TROY, N.Y. — Chemically engineered peptides, designed and developed by a team of researchers at Rensselaer Polytechnic Institute, could prove valuable in the battle against some of the most persistent human health challenges.
The team’s findings, recently published in Nature Scientific Reports, demonstrate how researchers can engineer peptides capable of selectively and specifically binding to polysialic acid (PSA) — a unique carbohydrate that is present on critical human cells and plays a key role in various physiological and pathological processes, including neurological development and disease progression.
This foundational research lays the groundwork for further study into the ability of these peptides to provide an effective vehicle for therapeutics in the treatment of diseases such as Alzheimer’s, Parkinson’s, and cancer. The team’s findings suggest the peptides may also prove valuable in providing a barrier between cells and viruses, such as the one that causes COVID-19 – a possibility the research team now hopes to study.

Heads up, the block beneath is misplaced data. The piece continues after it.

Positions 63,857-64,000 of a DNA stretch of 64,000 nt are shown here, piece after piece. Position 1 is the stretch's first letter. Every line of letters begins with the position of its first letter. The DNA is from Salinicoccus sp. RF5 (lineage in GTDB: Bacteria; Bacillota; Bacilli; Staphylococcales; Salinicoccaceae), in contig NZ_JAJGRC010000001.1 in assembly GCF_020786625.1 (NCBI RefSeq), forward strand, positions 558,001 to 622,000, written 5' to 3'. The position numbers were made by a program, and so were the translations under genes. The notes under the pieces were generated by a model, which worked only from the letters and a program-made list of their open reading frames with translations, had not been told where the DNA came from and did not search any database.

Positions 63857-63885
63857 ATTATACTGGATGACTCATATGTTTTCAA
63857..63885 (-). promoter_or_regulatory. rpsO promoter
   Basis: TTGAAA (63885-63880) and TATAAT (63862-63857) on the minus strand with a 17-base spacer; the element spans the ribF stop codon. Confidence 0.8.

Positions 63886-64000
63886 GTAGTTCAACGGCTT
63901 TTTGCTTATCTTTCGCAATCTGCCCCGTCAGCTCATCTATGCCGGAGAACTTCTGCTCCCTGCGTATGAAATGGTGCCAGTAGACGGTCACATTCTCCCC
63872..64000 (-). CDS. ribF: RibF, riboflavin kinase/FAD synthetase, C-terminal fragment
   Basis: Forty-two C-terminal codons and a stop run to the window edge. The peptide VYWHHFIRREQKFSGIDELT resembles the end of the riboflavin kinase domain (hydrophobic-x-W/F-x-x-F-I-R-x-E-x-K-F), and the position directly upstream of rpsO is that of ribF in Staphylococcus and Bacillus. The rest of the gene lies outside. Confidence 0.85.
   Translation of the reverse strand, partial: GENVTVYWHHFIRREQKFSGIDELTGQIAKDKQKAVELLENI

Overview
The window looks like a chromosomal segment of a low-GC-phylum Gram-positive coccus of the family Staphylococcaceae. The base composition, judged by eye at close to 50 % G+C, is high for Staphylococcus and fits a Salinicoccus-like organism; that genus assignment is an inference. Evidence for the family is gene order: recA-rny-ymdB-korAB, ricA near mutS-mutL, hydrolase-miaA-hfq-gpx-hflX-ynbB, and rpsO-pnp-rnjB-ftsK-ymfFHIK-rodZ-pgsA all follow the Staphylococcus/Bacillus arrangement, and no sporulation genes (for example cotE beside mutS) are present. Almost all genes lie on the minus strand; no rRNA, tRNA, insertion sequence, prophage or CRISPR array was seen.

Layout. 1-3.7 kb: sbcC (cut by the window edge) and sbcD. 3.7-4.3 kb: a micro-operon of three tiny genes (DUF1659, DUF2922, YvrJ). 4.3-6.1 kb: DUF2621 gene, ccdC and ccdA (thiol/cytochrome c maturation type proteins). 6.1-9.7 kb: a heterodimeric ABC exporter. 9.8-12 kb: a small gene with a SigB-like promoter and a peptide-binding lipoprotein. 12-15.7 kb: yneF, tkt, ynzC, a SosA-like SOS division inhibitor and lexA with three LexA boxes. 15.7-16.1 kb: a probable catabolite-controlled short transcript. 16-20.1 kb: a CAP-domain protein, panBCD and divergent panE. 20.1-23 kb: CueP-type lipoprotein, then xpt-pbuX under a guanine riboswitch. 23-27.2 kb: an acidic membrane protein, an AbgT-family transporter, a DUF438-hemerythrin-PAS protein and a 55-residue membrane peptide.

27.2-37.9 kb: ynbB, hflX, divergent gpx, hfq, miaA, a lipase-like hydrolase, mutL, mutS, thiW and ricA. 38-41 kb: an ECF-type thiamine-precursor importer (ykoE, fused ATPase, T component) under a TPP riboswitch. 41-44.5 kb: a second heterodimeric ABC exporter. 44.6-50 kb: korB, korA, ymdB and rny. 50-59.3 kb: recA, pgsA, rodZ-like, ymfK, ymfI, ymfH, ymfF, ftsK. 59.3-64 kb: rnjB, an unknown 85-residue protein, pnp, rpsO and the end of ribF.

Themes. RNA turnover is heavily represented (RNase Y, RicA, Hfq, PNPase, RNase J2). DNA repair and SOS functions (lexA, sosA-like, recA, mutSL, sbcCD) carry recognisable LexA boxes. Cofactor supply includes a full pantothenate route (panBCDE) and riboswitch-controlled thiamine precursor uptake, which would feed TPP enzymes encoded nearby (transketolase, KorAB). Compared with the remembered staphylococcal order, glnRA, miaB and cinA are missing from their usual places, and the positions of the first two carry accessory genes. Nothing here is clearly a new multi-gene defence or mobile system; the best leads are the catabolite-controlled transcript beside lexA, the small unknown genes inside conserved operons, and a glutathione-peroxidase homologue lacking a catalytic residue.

“Because these peptides bind to PSA, they also mask PSA, and could potentially be used to inhibit the binding of viruses and their entry into cells,” said Pankaj Karande, an associate professor of chemical engineering, a member of the Center for Biotechnology and Interdisciplinary Studies (CBIS), and one of the lead authors on this paper. “The idea is to see if these peptides could inhibit that interaction and therefore inhibit the infectivity of those viruses.”
Taking inspiration from nature, Karande said the team modeled its peptides based on the binding of proteins known as Sialic acid-binding immunoglobulin-type lectins, or Siglecs, which occur naturally and inherently bind to sialic acids.
The research laid out in the paper was also led by Divya Shastry, a former doctoral student in biological sciences at Rensselaer. It was completed in collaboration with Robert Linhardt, an endowed professor of chemistry and chemical biology, and Mattheos Koffas, an endowed professor of chemical and biological engineering, both of whom are members of CBIS as well. The Rensselaer team also worked with a team from Syracuse University that used computational modeling to provide the Rensselaer researchers with a molecular-level look at the peptides they designed.
“These significant and promising research advances are a prime example of how a collaborative approach can solve persistent human health challenges,” said Deepak Vashishth, the director of CBIS.